Horse riders in Ramsgate Kent

With 3.2 million people participating in horse riding in 2022* and thousands of riders being injured in accidents every year, a personal injury lawyer has said that the number of legal claims involving horses is expected to rise accordingly and that it is vital for all road users to know their rights. 

Rachael Stibbe, a Senior Associate in the Personal Injury team at Kent solicitors, Furley Page, said: “Approximately 3,000 accidents involving horses occur every year, some of which are unavoidable while others are a result of another person’s actions or negligence.  Horse-riding and equestrian accidents can occur in a variety of circumstances and the injuries sustained can be serious and life changing. 

“There are any number of ways in which a horse might be involved in an accident that results in an injury to a person, but in order to claim compensation, the accident has to have been at least partly someone else’s fault. Horse riders owe a duty of care to other road users, which extends to other riders, pedestrians, cyclists and vehicle drivers.  

“There are a variety of methods through which blame might be established, including through negligence, The Animals Act, and various workplace or road traffic laws.” 

Potential areas for legal claims include: 

Working with horses – The employer must take reasonable steps to ensure the health and safety of employees working with horses. 

  • Escaped horses – The onus is on the owner to take reasonable measures to ensure that the horse cannot get out. That means, for example, ensuring that there is proper, maintained fencing.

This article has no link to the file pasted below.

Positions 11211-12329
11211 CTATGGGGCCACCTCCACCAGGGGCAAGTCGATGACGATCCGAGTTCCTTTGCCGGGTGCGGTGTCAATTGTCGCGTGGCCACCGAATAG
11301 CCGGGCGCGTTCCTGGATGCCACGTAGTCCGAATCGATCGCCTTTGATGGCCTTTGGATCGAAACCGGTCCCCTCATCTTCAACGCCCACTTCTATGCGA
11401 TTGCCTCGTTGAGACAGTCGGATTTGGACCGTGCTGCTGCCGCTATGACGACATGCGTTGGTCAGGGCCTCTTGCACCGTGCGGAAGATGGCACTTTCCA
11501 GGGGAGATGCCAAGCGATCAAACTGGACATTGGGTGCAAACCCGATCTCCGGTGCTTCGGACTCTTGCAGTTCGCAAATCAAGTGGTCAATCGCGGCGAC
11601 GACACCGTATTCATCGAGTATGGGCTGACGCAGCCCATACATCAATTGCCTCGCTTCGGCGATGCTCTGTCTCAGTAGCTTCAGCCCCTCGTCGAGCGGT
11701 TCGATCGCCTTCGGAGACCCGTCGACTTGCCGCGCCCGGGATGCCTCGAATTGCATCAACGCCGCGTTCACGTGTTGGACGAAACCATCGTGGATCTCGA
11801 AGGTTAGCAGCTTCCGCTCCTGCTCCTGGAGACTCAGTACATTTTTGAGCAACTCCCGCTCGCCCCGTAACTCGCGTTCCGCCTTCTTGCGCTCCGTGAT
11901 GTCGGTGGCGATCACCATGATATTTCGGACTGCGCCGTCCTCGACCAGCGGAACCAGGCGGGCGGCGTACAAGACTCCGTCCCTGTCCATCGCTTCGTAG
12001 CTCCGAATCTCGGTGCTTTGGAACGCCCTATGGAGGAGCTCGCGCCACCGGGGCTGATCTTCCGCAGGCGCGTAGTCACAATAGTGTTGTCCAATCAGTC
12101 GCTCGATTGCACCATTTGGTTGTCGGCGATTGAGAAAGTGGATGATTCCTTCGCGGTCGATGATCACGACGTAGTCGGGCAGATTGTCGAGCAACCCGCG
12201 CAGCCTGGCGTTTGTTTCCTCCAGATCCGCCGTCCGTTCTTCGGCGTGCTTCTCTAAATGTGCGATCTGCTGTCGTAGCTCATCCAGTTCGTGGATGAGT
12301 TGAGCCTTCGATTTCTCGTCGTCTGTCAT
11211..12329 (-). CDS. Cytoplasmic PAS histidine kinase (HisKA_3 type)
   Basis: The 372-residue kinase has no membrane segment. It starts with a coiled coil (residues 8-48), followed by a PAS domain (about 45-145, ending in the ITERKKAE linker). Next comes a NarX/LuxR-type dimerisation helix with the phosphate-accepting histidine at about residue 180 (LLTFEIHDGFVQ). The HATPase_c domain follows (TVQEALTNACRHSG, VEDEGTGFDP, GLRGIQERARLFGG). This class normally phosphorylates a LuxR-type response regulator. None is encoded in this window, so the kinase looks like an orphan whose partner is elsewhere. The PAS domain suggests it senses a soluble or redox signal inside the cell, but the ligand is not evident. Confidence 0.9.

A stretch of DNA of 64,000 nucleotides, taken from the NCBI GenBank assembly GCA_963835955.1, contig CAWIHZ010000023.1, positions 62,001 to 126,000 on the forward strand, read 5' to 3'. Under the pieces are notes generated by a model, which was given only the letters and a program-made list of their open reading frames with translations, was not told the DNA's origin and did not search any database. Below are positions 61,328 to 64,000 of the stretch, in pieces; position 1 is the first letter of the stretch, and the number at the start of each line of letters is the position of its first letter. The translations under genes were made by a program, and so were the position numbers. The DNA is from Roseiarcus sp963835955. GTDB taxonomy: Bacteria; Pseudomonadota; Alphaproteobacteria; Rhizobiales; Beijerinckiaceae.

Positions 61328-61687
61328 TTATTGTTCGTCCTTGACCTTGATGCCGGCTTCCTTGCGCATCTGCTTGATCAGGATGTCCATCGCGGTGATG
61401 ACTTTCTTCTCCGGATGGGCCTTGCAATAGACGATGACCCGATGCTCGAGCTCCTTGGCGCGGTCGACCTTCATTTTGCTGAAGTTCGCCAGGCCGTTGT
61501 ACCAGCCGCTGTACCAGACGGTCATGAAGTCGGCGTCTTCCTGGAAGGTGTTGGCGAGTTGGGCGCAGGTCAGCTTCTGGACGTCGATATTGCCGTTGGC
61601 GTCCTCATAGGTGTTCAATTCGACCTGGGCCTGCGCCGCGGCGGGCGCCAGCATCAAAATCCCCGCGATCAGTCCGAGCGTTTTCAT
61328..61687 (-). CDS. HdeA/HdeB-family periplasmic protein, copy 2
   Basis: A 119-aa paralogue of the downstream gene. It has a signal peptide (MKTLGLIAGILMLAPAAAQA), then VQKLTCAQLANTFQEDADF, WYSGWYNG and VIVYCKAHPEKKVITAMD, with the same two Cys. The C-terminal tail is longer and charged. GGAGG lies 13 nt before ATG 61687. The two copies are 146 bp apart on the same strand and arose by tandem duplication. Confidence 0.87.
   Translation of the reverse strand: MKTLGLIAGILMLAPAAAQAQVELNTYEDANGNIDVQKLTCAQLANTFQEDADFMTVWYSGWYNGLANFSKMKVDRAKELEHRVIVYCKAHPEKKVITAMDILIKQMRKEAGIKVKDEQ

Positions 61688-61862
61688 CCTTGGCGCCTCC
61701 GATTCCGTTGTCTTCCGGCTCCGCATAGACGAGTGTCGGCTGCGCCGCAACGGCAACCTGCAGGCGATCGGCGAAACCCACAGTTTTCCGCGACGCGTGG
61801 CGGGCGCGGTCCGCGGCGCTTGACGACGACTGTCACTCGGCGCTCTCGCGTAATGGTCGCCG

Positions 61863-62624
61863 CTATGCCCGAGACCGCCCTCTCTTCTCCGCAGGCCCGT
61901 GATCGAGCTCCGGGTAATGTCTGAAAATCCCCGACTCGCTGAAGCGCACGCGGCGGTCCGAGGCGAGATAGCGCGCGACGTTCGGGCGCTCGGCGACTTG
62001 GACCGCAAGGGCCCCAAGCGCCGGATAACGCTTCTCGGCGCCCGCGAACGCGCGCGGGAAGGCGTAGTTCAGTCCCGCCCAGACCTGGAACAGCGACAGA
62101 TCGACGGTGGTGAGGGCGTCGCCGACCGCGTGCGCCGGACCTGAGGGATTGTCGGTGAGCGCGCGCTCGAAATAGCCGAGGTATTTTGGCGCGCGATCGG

• Horses on roads – For claims involving riders, pedestrians, or those in vehicles in a collision with horses, the circumstances surrounding the accident must be examined to establish who is to blame and whether there is, therefore, a claim. 
  • Horse riding lessons and accidents in stables – The horse-riding instructor must ensure that the ability of the rider matches the horse and carry out reasonable checks that the rider was fit to ride. Also, the instructors have a duty to provide suitable equipment and not let the rider wear unsuitable clothing, footwear, or headgear. 
  • Accidents in horse riding competitions – These types of accidents could involve injury to a participant or a spectator.  Either way, the competition organisers, as well as those taking part, have a duty to take protective measures for the safety of those involved. 
  • Unknown characteristics of the horse – This usually involves a horse recently purchased where, for example, the seller has not disclosed a medical or temperamental condition causing the horse to bolt or throw the rider.  
  • Faulty or ill-fitted horse-riding equipment – There is a degree of overlap here with riding lessons and workplace accidents but equally, someone may have been sold faulty equipment which might lead to a claim against the seller. 

Rachael Stibbe continued: “We all know that horse owners love their animals, but they should never forget that horses are extremely powerful and can be temperamental, and health and safety should always be at the forefront of their thoughts. 

“When it comes to unscrupulous sellers, unfortunately there are plenty around and it can be easy even for very experienced riders to be fooled. The one bit of advice I always give is, if it seems too good to be true, it probably is!”  

If you have been involved in a horse-riding or equestrian accident that wasn’t your fault then it is in your best interests to obtain legal advice from an appropriately qualified specialist solicitor who will be able to assess whether or not you are likely to be able to bring a successful personal injury claim. 

For further information, please contact Rachael Stibbe on 01227 763939 or email  

By Ed

©2024 Hawkinge Gazette       -       The Hawkinge Gazette is not responsible for the content of external sites